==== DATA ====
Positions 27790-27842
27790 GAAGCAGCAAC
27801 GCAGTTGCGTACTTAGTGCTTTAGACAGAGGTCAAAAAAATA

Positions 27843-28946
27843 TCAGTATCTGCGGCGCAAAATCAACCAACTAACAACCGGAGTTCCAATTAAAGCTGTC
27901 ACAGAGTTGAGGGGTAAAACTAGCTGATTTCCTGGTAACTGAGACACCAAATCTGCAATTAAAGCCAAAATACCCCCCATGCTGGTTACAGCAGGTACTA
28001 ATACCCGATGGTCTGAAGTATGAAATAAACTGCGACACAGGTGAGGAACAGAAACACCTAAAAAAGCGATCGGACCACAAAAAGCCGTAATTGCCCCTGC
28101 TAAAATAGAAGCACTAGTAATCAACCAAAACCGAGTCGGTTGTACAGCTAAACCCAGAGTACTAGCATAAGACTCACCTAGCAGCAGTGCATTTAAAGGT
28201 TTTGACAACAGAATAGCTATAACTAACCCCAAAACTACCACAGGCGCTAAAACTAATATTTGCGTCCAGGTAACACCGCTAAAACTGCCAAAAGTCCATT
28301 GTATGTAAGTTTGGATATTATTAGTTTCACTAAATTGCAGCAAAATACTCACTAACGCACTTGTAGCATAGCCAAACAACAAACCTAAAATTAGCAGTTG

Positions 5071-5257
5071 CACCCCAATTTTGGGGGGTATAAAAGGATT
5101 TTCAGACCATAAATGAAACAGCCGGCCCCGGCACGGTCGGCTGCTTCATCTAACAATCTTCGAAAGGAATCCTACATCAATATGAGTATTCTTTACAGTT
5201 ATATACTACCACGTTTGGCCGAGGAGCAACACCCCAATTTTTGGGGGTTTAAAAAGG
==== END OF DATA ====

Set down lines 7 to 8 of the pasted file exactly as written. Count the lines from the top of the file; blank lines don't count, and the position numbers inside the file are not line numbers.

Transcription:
28001 ATACCCGATGGTCTGAAGTATGAAATAAACTGCGACACAGGTGAGGAACAGAAACACCTAAAAAAGCGATCGGACCACAAAAAGCCGTAATTGCCCCTGC
28101 TAAAATAGAAGCACTAGTAATCAACCAAAACCGAGTCGGTTGTACAGCTAAACCCAGAGTACTAGCATAAGACTCACCTAGCAGCAGTGCATTTAAAGGT